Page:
Tuesday, June 16, 2009

Road Access restored to historic Fort Pickens, Florida

After years of work by the National Park Service, historic Fort Pickens at Pensacola, Florida, can once again be reached by car.

Hurricane Ivan destroyed the only road leading down the 7 mile stretch of Santa Rosa Island to the fort and it has taken years for park service employees to work their way through a tangle of regulatory and funding issues to repair the road. It finally reopened to vehicular traffic at the end of May and can once again be used to access the historic fort.

Built during the 1830s, Fort Pickens played a vital role during the Civil War. One of three Southern forts held by Union troops throughout the war (the others were Fort Tayler and Fort Jefferson, both also in Florida), the troops in the fort participated in major artillery battles with Confederate forces on the mainland in November of 1861 and January of 1862. The outer camps of Fort Pickens were also a target of Confederate troops during the Battle of Santa Rosa Island in October of 1861.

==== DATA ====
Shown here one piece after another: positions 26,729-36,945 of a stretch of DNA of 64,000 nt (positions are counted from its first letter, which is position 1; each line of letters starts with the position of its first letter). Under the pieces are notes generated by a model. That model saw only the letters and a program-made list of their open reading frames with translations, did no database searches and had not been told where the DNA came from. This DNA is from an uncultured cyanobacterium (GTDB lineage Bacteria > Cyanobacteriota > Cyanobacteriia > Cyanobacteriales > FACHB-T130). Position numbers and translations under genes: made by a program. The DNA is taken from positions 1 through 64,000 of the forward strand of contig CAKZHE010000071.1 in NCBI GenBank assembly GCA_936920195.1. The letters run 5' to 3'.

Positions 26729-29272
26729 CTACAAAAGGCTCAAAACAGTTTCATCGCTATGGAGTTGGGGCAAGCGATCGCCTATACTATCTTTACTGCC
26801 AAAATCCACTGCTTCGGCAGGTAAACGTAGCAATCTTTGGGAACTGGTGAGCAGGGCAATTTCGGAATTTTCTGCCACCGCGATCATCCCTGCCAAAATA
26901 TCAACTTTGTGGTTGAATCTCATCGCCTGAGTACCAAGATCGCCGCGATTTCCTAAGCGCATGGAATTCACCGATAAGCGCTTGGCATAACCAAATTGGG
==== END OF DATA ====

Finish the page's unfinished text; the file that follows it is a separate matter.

Now part of Gulf Islands National Seashore, Fort Pickens is open to the public daily from 8 a.m. until sunset. In addition to the historic fort, the Fort Pickens section of the national park includes concrete fortifications dating from 1898-1945, 7 miles of pristine white sand beaches, a historic cemetery, the site of the Battle of Santa Rosa Island, picnic areas, trails, campgrounds and more. The entrance fee is $8, which is good for a full week.

To learn more, please visit www.exploresouthernhistory.com/fortpickens1.

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